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Use of prostacyclin in pulmonary hypertension

Introduction

The use of drugs such as epoprostenol which dilate the pulmonary vessels is indicated in patients with primary pulmonary hypertension in order to improve their clinical status before being transplanted.

We describe our experience in six patients with primary pulmonary hypertension who received prostacyclin and underwent lung transplantation sometime later.

Material and methods

Six patients aged between 19 and 50 years old (2 female, 4 male). Base diagnosis was primary pulmonary hypertension. In all of them a haemodynamic study with Swan-Ganz catheter was performed. Patients were treated initially with acenocumarol and diltiazem. If they presented auricular fibrilation or low right ventricular function, digoxin was associated. If the end telediastolic right ventricular pressure was increased, dicumarinic was associated. If the right ventricular function became worse, prostacyclin was added to the treatment.

Results

Dose of prostacyclin: 4–6 ng/kg per min

Time of waiting before lung transplantation: 25 days to 6 months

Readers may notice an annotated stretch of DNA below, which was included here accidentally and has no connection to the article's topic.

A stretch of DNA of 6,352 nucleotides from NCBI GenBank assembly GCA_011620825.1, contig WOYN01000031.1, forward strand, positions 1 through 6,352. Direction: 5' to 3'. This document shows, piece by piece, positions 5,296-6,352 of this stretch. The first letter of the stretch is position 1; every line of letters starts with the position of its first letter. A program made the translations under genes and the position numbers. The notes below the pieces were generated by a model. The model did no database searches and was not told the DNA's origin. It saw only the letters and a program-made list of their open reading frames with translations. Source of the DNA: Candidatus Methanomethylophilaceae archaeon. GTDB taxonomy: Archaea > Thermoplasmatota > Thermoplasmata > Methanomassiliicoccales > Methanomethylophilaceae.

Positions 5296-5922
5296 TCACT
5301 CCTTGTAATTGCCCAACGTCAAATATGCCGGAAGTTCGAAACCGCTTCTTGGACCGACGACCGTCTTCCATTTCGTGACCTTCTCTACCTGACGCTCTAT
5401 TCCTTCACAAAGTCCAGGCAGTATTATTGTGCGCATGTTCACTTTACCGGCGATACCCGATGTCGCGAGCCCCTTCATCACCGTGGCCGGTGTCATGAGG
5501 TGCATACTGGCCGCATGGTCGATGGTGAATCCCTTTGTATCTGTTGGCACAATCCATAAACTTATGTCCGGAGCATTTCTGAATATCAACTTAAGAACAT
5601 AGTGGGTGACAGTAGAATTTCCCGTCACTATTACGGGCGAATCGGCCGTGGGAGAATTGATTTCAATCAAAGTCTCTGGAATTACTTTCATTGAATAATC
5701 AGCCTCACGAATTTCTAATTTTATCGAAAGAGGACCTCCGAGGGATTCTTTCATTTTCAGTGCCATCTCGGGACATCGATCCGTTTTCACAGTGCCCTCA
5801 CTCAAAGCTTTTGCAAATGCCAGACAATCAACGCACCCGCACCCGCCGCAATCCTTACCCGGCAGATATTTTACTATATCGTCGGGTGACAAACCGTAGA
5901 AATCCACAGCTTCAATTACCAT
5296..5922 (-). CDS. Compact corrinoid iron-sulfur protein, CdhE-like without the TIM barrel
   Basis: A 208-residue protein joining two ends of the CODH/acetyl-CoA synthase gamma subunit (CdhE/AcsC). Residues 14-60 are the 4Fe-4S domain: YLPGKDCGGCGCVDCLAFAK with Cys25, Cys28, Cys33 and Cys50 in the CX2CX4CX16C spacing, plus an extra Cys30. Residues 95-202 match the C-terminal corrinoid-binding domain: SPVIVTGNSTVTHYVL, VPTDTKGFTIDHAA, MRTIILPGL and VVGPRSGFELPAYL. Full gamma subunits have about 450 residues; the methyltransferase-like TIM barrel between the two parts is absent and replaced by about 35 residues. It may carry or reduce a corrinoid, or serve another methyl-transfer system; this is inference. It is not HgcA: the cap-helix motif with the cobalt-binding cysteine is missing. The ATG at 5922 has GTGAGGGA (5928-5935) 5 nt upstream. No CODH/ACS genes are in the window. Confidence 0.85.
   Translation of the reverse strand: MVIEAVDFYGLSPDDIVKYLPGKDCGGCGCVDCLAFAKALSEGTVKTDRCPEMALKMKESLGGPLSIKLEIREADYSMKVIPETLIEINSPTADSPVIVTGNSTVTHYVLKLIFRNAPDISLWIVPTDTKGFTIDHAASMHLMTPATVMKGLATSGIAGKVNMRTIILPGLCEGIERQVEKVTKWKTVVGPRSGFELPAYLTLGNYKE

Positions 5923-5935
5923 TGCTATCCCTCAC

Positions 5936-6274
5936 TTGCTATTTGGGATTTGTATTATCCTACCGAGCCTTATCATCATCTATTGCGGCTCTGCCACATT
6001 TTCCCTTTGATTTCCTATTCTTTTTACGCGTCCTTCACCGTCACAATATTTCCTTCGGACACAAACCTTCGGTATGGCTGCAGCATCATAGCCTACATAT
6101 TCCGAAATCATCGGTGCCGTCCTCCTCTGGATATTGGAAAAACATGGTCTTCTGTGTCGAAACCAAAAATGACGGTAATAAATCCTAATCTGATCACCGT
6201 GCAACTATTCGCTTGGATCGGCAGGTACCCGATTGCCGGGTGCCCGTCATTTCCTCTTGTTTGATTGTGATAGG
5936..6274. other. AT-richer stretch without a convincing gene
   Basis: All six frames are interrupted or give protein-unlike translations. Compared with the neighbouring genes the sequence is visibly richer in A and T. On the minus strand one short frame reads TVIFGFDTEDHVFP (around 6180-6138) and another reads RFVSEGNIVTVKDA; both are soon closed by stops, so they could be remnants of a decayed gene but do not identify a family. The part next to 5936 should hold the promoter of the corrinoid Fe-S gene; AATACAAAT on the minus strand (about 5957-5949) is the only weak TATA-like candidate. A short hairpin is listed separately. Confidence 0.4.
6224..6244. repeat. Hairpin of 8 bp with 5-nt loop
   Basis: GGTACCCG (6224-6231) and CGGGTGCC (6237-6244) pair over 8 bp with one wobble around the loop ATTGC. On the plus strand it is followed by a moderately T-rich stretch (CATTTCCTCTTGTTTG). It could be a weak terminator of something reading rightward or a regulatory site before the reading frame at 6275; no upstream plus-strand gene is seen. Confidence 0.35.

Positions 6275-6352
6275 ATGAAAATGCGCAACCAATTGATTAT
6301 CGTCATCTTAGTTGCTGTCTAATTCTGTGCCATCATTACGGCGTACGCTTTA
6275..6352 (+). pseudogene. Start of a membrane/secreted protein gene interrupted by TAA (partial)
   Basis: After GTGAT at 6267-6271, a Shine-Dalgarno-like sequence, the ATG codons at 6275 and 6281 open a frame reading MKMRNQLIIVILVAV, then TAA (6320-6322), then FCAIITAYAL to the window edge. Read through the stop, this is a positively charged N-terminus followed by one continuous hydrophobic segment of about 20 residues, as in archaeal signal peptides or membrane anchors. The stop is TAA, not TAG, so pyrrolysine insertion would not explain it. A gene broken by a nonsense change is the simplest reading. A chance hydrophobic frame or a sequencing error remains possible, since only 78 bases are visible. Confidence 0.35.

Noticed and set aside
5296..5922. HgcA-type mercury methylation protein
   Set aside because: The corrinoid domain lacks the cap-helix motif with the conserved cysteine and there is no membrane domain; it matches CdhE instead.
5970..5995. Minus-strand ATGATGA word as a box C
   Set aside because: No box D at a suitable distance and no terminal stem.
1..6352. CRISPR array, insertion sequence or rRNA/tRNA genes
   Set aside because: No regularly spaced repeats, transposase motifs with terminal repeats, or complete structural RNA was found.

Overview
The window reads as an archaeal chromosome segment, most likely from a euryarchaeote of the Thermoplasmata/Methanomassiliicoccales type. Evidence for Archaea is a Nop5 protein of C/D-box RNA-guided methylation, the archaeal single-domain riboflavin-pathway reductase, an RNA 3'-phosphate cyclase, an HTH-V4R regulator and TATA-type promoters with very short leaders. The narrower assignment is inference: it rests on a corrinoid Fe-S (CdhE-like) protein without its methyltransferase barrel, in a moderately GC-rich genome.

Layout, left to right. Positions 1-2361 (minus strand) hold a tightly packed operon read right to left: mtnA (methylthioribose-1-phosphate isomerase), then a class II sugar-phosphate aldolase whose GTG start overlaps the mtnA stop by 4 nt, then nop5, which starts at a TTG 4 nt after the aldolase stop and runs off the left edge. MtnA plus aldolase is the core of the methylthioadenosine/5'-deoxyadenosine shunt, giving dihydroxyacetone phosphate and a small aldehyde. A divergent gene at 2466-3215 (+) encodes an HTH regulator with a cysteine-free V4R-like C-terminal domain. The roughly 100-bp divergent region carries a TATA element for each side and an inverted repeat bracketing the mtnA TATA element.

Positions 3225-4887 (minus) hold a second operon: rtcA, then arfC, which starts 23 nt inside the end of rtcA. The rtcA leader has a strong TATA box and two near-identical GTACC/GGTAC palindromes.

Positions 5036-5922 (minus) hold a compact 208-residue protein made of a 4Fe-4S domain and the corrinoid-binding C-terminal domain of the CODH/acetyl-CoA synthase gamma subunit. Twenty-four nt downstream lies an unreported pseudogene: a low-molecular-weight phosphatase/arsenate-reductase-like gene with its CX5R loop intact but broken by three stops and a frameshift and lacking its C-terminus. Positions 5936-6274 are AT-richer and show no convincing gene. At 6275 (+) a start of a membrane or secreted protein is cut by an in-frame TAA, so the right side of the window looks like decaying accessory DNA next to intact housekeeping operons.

Clinical improvement of right ventricular function: 5 patients

Dysnea after moderate efforts: 3 patients

Improvement of pulmonary artery pressure: 6 patients

Conclusions

Prostacyclin is an usefull treatment of pulmonary hypertension to improve the clinical status and the haemodynamic parameters in these patients and it helps until lung transplantation can be performed.

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Vicente, R., López, L., Ramos, F. et al. Use of prostacyclin in pulmonary hypertension. Crit Care 2, P118 (1998). https://doi.org/10.1186/cc247

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Keywords

  • Pulmonary Artery
  • Digoxin
  • Pulmonary Hypertension
  • Ventricular Function
  • Diltiazem